5 Things California: DHCS RFI, Legislative recap, What you missed
The current seven-day average of new daily cases statewide is 4,918. One month ago on August 1, the 7-day average was 8,026, a 39% reduction in new daily cases. The rate hasn’t been this low since June 25th.
Unfortunately, at this new, lower rate, one in 22 Californians will be infected with the virus over the next 12 months. The trend is downward, to be sure, but this is a number that strikes as a bit closer to home than many folks might otherwise have expected.
With help from Emily Boerger
1. What you missed: NorCal conference
Two weeks ago we hosted our 2020 Northern California State of Reform Virtual Health Policy Conference, bringing together over 400 attendees from across California’s health care ecosystem. We are grateful to the 60 speakers who shared their knowledge and expertise on some of the biggest challenges facing the health care system – including this panel with Sen. Holly Mitchell who discussed health care budget priorities heading into 2021.
A benefit of hosting this conference in the virtual space is that all of the panels were recorded and can still be accessed. If you were an attendee, you can sign in and access the videos through the Agenda tab here. If you weren’t able to make it to the event, you can access the recordings by contacting us directly.
2. DHCS released managed care RFI
DHCS released an RFI on Tuesday, requesting information on “goals for the Medi-Cal managed care delivery system to be achieved through the RFP process.” DHCS is also soliciting input on proposed changes to the MCP contracts.
Specifically, the Department is looking for recommendations for contract changes related to addressing health disparities and inequities, increasing community engagement, and emergency preparedness. They are also seeking information on other MCP goals that might present challenges. DHCS will host a webinar on the RFI on September 10; RFI responses are due 4pm on Thursday October 1, 2020.
3. Legislative session recap
Monday marked the final day of the 2020 legislative session, and with that came the last minute passage of several notable health-related pieces of legislation. Two of those bills include AB 890, the bill allowing some nurse practitioners to practice independently, and SB 793, a bill banning the sale of flavored tobacco products which Gov. Newsom signed on Friday.
Lawmakers also passed SB 275, which requires health care facilities to establish PPE stockpiles; SB 855, which expands the health treatments considered medically necessary for health insurance coverage; and AB 2118, a bill requiring health insurers to annually report information related to enrollment, premiums, cost-sharing, and benefits. Of note, SB 977 died in the legislature. This high-profile bill would have significantly expanded the state attorney general’s oversight of health care acquisitions and affiliations.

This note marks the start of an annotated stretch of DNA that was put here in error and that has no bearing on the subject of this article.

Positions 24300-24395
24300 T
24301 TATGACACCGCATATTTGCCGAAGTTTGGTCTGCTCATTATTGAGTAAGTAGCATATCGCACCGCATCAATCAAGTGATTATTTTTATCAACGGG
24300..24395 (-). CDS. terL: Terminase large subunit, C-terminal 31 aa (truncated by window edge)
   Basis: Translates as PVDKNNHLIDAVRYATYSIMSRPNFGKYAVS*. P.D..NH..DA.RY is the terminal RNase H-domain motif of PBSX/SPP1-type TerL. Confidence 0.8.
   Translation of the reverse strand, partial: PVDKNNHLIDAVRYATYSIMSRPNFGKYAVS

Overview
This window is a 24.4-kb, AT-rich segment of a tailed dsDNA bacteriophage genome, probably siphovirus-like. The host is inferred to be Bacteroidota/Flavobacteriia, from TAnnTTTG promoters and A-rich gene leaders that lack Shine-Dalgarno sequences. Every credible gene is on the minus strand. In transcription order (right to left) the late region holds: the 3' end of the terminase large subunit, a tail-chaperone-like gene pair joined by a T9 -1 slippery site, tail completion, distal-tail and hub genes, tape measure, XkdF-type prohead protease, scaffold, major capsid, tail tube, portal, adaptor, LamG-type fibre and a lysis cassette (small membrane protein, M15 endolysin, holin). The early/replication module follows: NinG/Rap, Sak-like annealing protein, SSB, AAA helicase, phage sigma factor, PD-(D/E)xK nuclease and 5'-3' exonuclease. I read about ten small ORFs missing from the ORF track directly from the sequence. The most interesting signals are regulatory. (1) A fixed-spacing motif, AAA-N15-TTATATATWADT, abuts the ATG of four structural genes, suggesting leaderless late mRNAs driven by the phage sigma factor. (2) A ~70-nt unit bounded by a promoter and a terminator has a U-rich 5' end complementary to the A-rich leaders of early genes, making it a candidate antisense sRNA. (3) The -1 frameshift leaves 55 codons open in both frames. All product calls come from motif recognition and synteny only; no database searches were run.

4. Putting summertime election polling in context
For the month of August, FiveThirtyEight’s average national polling shows Vice President Joe Biden with about an 8 point advantage over President Trump. But if we look back at presidential elections over the past 40 years, a lot can change between August polling and election day results. Remember when that July 1988 Gallup poll showed Michael Dukakis with a 17 point lead over George H.W. Bush? Jimmy Carter was ahead in August in 1980. Hilary Clinton was ahead in August in 2016.
The point is that things will move in this election quite a bit in the next 61 days between now and the election. One pollster recently estimated that about 10 percent of voters are likely undecided. Moreover, some Trump-friendly demographics are difficult to reach and there aren’t enough large sample, quality polls that succeed in including these voters. This creates quite a bit of volatility in the models as things as we look ahead to the next nine weeks.
5. Keep an eye on Orange County
If you’ve been keeping up with recent coverage of the 2020 presidential election, you might have noticed that some pollsters and pundits are paying close attention to the suburbs. This is happening for a few reasons, not least because suburban voters helped deliver Democrats the House of Representatives 2018, thanks in large part to defections from suburban women in places like Orange County, California.
Formerly a conservative Republican stronghold – the birthplace of Richard Nixon and the birthplace of Ronald Reagan’s career – Orange County was home to more Democratic voters than Republicans last year for the first time since a short period in 1978 following Watergate. Democrats flipped four seats in 2018 but Republicans are mounting strong challenges in three races this year. If Orange County is one bellwether of the suburban mood nationwide, these down-ballot races are worth watching.